Rally backs civil unions law
On February 2, 150 people rallied in support of same-sex civil unions in the Australian Capital Territory, demanding the restoration of the original version of the ACT civil unions act, which included the right to hold an official ceremony and the right for non-ACT residents to obtain a civil union certificate.
In June 2006, the federal Coalition government used its powers under the ACT Self-Government Act to strike down a law, introduced a month earlier by the ACT Labor government, to grant civil unions between same-sex couples.
The rally was addressed by ACT Labor attorney-general Simon Corbell, ACT Labor MP Andrew Barr, ACT Greens MP Deb Foskey and Socialist Alliance activist Amy McDonnell.
Despite federal Labor government pressure, Barr and Corbell reiterated their commitment to civil unions in the ACT. "The [ACT] government will not walk away from the principle that people in a same-sex relationship should be entitled to enter that relationship legally before the law and to do so through a formal ceremony that is recognised by the law", Corbell told the rally. "We should be able to say, if we want to recognise same-sex relationships in this way, and if the democratically elected [ACT Legislative] Assembly chooses to legislate in that way, then that is what the law should be."
Federal Labor attorney-general Robert McClelland told the February 7 Australian that PM Kevin Rudd's government thinks "a civil unions register along the lines of Tasmania is appropriate", adding that the "ceremonial aspects of the ACT model were inappropriate".
A spokesperson for ACT Labor Chief Minister John Stanhope however told the January 31 Canberra Times: "The Tasmanian scheme met the needs and wishes of the Tasmanian community. However, the ACT community clearly preferred a civil unions model and that is the model that the Government is pursuing."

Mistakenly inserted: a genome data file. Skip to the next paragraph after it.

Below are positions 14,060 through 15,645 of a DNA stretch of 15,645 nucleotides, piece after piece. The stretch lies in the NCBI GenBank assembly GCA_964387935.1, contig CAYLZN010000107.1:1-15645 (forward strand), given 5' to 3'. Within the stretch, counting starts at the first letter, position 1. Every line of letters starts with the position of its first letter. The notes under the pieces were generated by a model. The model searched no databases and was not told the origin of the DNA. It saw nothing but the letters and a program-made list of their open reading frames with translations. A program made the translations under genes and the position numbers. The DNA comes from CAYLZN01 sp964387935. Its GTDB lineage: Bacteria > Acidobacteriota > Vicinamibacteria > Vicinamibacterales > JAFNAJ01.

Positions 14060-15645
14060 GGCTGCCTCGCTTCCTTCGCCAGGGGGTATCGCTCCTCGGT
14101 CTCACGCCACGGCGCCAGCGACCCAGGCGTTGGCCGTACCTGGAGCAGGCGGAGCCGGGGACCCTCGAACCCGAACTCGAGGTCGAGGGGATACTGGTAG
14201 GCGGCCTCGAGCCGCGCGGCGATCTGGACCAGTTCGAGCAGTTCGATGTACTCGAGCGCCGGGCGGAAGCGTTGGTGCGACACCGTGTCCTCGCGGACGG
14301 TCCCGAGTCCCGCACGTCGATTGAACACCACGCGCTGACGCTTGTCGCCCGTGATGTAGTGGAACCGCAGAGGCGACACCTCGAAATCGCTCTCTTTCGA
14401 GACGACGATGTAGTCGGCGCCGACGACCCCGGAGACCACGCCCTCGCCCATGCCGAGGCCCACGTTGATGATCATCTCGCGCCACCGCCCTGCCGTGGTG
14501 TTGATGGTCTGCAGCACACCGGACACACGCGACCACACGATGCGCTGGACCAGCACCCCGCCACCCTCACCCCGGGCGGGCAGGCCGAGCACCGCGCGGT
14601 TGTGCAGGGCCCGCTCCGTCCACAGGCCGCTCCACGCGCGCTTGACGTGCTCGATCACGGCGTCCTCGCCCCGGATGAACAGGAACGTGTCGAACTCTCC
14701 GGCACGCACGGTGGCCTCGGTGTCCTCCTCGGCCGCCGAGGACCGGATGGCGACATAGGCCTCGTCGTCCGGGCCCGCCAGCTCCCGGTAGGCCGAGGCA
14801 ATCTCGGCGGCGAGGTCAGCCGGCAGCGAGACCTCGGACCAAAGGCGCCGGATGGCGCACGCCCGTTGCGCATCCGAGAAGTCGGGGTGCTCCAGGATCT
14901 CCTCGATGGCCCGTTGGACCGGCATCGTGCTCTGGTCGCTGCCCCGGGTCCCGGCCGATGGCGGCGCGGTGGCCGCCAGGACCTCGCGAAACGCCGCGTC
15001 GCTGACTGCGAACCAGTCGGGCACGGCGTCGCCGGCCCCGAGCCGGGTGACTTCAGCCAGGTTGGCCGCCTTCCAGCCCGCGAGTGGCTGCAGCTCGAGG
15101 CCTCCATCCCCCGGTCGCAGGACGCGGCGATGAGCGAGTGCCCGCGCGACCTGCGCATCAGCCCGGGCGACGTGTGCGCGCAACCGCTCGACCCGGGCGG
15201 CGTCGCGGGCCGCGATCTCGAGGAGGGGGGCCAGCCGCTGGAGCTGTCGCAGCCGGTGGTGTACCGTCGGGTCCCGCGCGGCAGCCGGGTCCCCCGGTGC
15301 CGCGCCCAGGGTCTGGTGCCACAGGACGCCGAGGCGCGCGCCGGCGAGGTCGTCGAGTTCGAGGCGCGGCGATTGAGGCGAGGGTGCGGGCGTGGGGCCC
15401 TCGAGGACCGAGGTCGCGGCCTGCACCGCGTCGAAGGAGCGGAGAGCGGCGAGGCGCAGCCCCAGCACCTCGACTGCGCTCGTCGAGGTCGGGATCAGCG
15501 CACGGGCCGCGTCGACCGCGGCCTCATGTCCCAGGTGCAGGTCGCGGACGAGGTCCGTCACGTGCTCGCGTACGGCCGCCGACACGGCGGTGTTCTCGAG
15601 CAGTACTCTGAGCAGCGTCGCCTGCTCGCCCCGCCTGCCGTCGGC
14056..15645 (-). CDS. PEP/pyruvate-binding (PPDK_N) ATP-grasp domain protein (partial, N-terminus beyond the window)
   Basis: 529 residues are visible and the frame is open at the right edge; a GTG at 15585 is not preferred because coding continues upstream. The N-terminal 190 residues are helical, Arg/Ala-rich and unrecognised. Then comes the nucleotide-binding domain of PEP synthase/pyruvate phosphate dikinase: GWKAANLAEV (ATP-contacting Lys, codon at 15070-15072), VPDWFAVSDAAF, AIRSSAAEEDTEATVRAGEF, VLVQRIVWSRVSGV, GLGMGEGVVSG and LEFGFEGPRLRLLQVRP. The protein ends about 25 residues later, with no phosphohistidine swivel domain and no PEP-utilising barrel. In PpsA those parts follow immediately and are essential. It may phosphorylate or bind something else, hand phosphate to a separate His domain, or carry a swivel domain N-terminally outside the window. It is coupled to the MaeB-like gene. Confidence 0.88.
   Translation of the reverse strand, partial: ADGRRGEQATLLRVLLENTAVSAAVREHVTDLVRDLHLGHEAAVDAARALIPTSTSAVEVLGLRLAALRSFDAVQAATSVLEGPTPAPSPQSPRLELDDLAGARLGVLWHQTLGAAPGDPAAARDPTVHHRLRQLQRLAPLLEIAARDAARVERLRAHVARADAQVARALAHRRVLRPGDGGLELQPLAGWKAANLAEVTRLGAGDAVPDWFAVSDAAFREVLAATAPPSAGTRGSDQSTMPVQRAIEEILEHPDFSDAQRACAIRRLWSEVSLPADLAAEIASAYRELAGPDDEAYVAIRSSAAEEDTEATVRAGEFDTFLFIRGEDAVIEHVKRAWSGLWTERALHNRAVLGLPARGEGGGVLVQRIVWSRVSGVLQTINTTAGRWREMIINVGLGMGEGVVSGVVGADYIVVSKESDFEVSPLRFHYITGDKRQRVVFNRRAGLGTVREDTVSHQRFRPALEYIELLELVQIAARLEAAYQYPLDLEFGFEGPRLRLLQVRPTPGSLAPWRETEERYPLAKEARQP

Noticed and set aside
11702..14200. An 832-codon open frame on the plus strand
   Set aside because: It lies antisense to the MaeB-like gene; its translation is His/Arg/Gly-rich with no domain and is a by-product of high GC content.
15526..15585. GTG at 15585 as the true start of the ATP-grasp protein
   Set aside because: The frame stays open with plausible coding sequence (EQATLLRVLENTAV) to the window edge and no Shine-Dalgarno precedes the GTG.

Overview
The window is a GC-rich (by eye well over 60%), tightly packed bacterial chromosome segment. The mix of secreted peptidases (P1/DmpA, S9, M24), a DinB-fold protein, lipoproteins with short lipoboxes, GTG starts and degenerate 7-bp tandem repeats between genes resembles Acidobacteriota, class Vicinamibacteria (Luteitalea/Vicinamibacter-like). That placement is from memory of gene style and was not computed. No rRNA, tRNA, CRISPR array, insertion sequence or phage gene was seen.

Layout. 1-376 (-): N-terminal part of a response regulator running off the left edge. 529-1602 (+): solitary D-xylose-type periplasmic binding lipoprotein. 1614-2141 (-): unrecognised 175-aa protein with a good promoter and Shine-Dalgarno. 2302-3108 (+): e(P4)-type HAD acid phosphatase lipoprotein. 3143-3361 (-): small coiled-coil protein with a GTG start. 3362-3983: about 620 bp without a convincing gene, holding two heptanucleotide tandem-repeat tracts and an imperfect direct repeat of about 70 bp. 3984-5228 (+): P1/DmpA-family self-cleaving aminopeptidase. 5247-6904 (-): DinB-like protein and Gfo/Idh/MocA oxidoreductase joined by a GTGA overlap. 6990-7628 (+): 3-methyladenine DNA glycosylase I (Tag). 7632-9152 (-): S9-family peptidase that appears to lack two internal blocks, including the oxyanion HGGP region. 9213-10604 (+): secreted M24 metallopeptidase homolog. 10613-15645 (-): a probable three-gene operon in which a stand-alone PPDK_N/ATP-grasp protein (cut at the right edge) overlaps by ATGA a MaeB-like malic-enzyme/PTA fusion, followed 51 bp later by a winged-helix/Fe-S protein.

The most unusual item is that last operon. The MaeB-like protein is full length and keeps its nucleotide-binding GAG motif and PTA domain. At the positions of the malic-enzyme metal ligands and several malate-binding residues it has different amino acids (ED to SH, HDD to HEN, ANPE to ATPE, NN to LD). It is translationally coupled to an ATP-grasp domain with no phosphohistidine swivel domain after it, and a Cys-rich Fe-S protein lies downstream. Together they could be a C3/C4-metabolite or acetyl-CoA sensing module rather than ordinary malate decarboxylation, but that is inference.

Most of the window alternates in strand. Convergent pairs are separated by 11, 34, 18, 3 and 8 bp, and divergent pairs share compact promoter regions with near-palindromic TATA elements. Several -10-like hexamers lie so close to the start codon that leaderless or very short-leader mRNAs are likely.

Tasmanian Gay and Lesbian Rights Group activist Rodney Croome identified the stance of the federal government as homophobic. "What opponents of the Stanhope government's proposal are saying is that gay relationships are fine as long as they aren't visibly and officially celebrated", Croome told Eevolution.com.au, adding: "The chief minister is to be applauded for defying this kind of prejudice."
Last year, the Human Rights and Equal Opportunities Commission released a frequently cited report, Same-Sex: Same Entitlements Inquiry, that found there were 58 federal laws discriminating against same-sex couples, prompting Rudd to commit to rectifying these areas of inequality.
However, Rudd was also pursued the Australian Christian Lobby for electoral support, promising that he would not support civil unions or legally recognised partnerships of any kind for same-sex couples.
Rudd has proposed a nation-wide registry scheme of same-sex couples with no provisions for official civil union ceremonies. While Rudd has noted that it is not federal ALP policy to directly interfere with state and territory legislation, his government is pressuring the ACT Labor government not to reintroduce a civil partnerships law.
A parade float in support of same-sex marriage will be travelling on March 1 from Canberra for the Sydney Gay and Lesbian Mardi Gras Parade. A national day of action in support of same-sex marriage will be held in mid-August.